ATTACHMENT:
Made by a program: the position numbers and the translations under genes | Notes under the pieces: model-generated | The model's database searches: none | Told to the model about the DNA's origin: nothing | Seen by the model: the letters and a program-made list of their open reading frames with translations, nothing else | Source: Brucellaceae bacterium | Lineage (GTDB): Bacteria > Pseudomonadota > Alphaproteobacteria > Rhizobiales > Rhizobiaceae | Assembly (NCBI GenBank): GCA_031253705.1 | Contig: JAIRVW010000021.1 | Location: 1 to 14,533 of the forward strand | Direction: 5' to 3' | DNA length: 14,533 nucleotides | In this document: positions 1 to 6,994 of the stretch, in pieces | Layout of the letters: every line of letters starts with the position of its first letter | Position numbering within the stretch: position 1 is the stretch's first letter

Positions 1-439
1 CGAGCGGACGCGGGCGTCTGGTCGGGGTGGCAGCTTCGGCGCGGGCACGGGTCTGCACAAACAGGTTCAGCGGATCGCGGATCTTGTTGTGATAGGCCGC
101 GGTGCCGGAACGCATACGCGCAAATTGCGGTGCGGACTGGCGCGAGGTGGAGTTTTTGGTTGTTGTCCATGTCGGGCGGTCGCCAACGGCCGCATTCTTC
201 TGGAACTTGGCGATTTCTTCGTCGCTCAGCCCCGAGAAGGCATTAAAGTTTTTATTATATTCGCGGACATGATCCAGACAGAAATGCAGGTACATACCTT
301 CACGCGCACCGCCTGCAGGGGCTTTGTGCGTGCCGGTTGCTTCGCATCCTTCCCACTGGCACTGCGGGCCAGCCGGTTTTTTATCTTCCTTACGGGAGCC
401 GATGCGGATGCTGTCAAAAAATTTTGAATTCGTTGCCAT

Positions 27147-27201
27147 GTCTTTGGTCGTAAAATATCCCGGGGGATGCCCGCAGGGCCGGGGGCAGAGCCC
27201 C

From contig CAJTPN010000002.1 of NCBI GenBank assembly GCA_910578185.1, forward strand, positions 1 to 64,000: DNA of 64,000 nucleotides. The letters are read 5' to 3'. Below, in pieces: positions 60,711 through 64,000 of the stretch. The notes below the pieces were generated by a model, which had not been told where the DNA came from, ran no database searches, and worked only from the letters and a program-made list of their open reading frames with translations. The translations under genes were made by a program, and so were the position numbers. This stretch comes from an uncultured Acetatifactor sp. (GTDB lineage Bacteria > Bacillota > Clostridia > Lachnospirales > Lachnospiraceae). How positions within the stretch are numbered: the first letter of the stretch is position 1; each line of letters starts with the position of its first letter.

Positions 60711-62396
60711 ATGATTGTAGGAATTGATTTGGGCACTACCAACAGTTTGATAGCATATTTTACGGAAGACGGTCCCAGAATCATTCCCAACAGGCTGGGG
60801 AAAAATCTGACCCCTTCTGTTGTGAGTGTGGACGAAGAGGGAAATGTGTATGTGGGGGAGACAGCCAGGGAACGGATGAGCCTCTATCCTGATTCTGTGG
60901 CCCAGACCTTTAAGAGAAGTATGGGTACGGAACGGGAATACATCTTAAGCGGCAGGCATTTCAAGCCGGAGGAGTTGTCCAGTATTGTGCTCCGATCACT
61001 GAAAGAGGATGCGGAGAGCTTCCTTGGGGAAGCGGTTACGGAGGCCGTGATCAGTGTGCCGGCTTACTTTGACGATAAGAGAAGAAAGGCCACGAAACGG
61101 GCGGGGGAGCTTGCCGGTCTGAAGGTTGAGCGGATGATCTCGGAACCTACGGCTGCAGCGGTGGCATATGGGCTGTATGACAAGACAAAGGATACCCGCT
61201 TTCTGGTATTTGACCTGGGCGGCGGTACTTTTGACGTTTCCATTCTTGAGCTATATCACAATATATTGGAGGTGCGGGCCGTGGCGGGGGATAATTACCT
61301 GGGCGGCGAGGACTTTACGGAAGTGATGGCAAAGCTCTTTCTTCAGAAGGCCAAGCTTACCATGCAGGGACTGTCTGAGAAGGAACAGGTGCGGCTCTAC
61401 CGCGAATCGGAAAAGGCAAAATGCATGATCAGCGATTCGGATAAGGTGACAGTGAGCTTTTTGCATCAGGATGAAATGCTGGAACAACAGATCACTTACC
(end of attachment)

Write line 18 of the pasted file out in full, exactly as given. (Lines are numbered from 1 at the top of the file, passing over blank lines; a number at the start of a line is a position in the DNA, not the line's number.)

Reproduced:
61201 TTCTGGTATTTGACCTGGGCGGCGGTACTTTTGACGTTTCCATTCTTGAGCTATATCACAATATATTGGAGGTGCGGGCCGTGGCGGGGGATAATTACCT